Is Vacasa’s cancellation policy fair?

All Shira Newman wanted to do was cancel her vacation rental in Seaside, Ore. She figured that she’d booked the rental at the last minute and then canceled shortly thereafter — easy come, easy go. So why not refund her $459?

Elliott Advocacy is underwritten by Generali Global Assistance. Generali Global Assistance has been a leading provider of travel insurance and other assistance services for more than 25 years. We offer a full suite of innovative, vertically integrated travel insurance and emergency services. Generali Global Assistance is part of The Europ Assistance (EA) Group, who pioneered the travel assistance industry in 1963 and continues to be the leader in providing real-time assistance anywhere in the world, delivering on our motto – You Live, We Care.

Why, indeed?

Well, I didn’t get very far with this one. I’m actually surprised I let her grivance go this far. Her case must have struck a nerve with me, because from the outset, I knew her chances of getting a refund were slim.

But still, there’s an important takeaway here for people who are renting rooms and booking hotels I’ll get to that in a minute.

For now, though, let’s talk specifics. Newman had booked a last-minute vacation rental on a Monday for the following Sunday to Wednesday. But on Tuesday, her son had a “breakdown” while he was at summer camp.

“I had to go pick him up,” she says.

So on Wednesday, five days before she was supposed to check in, she phoned the vacation rental booking service she’d used, a company called Vacasa.

“They told me that since I was outside their 24-hour window of canceling, the best they could do was to refund me the cleaning fee,” she says. “I could understand if I had made the reservation months before, but I had only made the reservation a few days before for a last-minute reservation.”

I thought it would be worth checking with Vacasa about her case. I don’t know, maybe I felt for her, having to cancel her vacation to take care of her son. So I ran her case by the company.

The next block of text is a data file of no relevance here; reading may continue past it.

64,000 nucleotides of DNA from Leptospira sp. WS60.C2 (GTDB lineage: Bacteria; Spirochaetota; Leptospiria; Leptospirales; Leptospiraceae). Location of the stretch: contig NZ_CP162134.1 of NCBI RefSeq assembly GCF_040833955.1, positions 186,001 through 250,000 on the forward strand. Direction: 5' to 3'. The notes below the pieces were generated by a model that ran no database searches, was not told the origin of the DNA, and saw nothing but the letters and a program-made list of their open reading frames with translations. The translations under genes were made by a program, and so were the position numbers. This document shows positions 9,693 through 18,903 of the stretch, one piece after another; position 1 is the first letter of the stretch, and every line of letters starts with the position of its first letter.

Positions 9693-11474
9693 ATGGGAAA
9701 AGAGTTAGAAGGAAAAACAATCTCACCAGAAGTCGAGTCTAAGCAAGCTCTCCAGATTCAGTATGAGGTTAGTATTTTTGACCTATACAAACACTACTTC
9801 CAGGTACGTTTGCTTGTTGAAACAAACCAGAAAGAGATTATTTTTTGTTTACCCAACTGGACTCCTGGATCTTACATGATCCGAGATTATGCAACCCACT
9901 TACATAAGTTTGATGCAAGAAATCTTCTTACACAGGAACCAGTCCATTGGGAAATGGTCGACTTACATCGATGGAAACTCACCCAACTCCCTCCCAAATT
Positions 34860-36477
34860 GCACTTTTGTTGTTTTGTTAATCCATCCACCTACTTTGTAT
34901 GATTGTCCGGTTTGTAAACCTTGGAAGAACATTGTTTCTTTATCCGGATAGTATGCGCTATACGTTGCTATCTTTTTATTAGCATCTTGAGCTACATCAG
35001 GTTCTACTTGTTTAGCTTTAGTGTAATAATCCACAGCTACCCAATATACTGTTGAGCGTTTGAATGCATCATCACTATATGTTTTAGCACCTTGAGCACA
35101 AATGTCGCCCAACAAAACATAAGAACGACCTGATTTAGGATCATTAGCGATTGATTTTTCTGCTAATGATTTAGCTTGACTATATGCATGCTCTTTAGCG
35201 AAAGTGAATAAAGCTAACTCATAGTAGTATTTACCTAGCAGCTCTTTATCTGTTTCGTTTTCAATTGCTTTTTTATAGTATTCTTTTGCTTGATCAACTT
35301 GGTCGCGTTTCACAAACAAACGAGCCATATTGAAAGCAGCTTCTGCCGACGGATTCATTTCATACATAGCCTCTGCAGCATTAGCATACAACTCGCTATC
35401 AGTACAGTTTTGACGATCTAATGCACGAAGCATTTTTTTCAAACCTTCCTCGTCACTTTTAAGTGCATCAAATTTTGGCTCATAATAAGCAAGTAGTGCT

A representative responded right away and assured me that booking and cleaning fees had been fully refunded.

“Our stated policy is that guests have 24 hours immediately after booking or 30 days prior to the reservation date to cancel for a full refund,” she explained. “We do this to protect the homeowners renting their properties. We make sure this policy is communicated to all renters in a variety of ways, including our terms and conditions, a confirmation email and in our rental policy.”

That policy states:

You may cancel within the first 24 hours of booking the reservation with a full refund.

Rental payments (less a 5 percent processing fee) are refundable up until 30 days prior to the reservation.

We are unable to offer refunds on reservations cancelled within 30 days of the check-in date unless you purchase our optional Trip Protection plan and the reason for cancellation falls within the trip protection guidelines.

Newman isn’t happy with that resolution, but this is one of those times when I think Vacasa did everything it had to. Perhaps more than it had to. I mean, it was well within its rights to deny her any kind of refund.

The lesson learned? Don’t book something unless you know that you’ll use it? Certainly. Insurance? No. A “breakdown” at camp probably wouldn’t be a covered reason under any standard travel insurance policy. Do business with another company? A hotel probably would have charged her a full night, so she might have done better. Then again, maybe not.

I’m moving her grievance into the “Case Dismissed” file, but not before getting on my soapbox. I think the system – where life happens and you lose your entire vacation – isn’t fair. I know that rules are rules, but is there anyone out there who can honestly say the vacation rental company deserved her money? She isn’t staying in the rental.

Is Vacasa right? Yes. Is the system fair to consumers? Sometimes not.

Is Vacasa's cancellation policy fair?

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